Football Offensive Holding Penalty

football offensive holding penalty

The offensive holding penalty is the most commonly called penalty in football. It is most often committed by offensive linemen, although occasionally tight ends, wide receivers, and even running backs will be called for the penalty as well. Learn all about the offensive holding penalty below.

What is an Offensive Holding Penalty in Football?

The offensive holding penalty occurs when an offensive player holds a defensive player, which is illegal at all levels of football. Proper and legal blocking in football is with an open hand technique; any kind of grabbing or holding on to another player is not allowed. This includes grabbing a defender with your hands, tackling them, pulling them to the ground, and hooking, jerking, or turning them with your arm. It does not matter whether the offensive player’s hands are inside or outside of the frame of the defender’s body; any grip or wrapping up on any part of the defender’s body is illegal.

Most often, this penalty happens when a defender beats or gets past an offensive lineman, and in an attempt to recover and prevent the defender from getting to the ball carrier, the lineman grabs a part of the defender’s body and impedes their path. It can also happen to tight ends, running backs, and wide receivers, who are much less experienced with blocking and sometimes are asked to block defenders much bigger and stronger than they are, thus being vulnerable to forgetting proper blocking technique. However, the offensive holding penalty is not always called according to the definition of the rule; linemen hold in some form on nearly every play, but referees tend to only call the more obvious or egregious ones.


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The offensive holding penalty has the same result across all levels and leagues of football: a loss of 10 yards from what was the line of scrimmage before the play and a negation of any yardage gain or score during the play. For example, imagine a team begins at the opposing 40-yard line on first and 10. They run a play that goes for 30 yards, but holding is called. They would now have first and 20 from the 50-yard line, with the 30-yard gain not counting. In most NFL games, there is at least one occasion where a team makes a big play or scores, and it ends up being called back due to offensive holding, leaving fans of the offense distraught after believing they had a big play.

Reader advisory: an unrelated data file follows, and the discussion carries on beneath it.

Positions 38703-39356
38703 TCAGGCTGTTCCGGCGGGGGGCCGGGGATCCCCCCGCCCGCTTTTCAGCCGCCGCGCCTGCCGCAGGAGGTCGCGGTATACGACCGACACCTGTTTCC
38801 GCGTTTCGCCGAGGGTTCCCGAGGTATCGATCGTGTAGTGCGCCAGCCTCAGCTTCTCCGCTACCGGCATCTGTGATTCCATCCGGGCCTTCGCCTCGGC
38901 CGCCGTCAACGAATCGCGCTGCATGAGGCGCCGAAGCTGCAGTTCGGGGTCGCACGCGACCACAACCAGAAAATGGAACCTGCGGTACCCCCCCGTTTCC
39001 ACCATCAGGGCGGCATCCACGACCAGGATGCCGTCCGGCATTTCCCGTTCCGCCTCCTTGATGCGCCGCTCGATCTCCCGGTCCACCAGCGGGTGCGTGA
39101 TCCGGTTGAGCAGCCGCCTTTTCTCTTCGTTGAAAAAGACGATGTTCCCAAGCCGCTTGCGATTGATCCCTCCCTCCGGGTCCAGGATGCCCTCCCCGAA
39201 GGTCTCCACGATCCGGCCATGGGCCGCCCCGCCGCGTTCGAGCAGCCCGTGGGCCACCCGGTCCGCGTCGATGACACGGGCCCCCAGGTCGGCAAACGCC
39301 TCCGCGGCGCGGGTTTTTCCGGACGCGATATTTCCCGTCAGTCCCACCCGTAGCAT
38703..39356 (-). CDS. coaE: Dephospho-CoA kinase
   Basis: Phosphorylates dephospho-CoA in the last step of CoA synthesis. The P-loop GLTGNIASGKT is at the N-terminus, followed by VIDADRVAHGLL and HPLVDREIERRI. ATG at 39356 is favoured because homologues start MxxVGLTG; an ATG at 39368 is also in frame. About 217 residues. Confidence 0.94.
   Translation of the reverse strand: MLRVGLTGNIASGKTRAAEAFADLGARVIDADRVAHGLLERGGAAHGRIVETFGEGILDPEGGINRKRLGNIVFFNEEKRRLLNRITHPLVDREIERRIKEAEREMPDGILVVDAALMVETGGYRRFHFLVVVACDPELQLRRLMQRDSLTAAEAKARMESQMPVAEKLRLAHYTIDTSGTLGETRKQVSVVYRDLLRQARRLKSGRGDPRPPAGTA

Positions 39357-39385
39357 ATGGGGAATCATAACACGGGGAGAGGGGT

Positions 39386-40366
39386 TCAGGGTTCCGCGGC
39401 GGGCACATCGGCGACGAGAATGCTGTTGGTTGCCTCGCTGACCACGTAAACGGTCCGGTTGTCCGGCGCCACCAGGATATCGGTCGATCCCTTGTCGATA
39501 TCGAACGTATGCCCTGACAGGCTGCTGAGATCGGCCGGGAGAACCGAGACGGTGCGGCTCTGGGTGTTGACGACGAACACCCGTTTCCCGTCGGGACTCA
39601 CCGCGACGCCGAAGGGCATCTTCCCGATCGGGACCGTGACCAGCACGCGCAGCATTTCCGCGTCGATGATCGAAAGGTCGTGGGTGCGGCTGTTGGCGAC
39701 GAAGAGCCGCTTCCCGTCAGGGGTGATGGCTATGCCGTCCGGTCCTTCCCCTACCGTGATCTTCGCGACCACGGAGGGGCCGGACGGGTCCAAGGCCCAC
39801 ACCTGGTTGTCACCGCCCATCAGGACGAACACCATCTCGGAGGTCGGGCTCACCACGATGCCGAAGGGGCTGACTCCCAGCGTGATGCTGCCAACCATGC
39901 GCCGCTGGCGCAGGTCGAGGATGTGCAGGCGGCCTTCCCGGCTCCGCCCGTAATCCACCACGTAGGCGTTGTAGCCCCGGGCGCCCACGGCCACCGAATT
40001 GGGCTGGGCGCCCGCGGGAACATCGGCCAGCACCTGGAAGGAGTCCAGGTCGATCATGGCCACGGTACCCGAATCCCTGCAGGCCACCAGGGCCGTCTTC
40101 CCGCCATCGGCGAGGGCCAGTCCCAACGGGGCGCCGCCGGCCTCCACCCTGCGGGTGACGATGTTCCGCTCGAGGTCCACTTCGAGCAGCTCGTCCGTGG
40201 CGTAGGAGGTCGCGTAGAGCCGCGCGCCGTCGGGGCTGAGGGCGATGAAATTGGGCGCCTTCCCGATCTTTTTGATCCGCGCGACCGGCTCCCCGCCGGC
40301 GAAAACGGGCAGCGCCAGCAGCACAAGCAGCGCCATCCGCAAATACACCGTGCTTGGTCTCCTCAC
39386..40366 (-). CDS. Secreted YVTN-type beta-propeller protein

Penalty Signal

football penalty signal holding

The referee signals an offensive holding penalty by bending their left arm upwards with a closed fist next to their face and grabbing their left wrist with their right hand. Since they are holding their own wrist, it conveys the idea that the penalty called is holding.


  • If an offensive lineman wraps their arms around the body of the defender, pulling them to the ground. This is a clear and obvious example of offensive holding.
  • If a lineman has a grip on a defender’s chest with their left arm, illegally preventing them from getting to the ball carrier.


How many yards will a team get penalized for offensive holding?

In the event a team gets called for an offensive holding penalty, the penalized team will lose 10 yards and replay the previous down. This is the case across all leagues, including the NFL, NCAA, and high school football. So, if a team gets called for offensive holding on second and 5, they will now take their next snap from second and 15.

What is holding in football?

In football, “holding” is a term used to describe a situation where a player does not use the correct form of open-hand blocking and instead grabs onto another player and forcibly impedes their movement, such as by dragging them or holding them in place. Holding is always a penalty in football and is most commonly called on the offensive team; however, it can and has been called on the defense as well.

Can holding be called on the defense in football, or just the offense?

In football, holding can be called on the offense or the defense. One is known as offensive holding and the other is defensive holding. However, in the NFL, defensive holding only results in a five-yard penalty, while offensive holding yields a 10-yard penalty.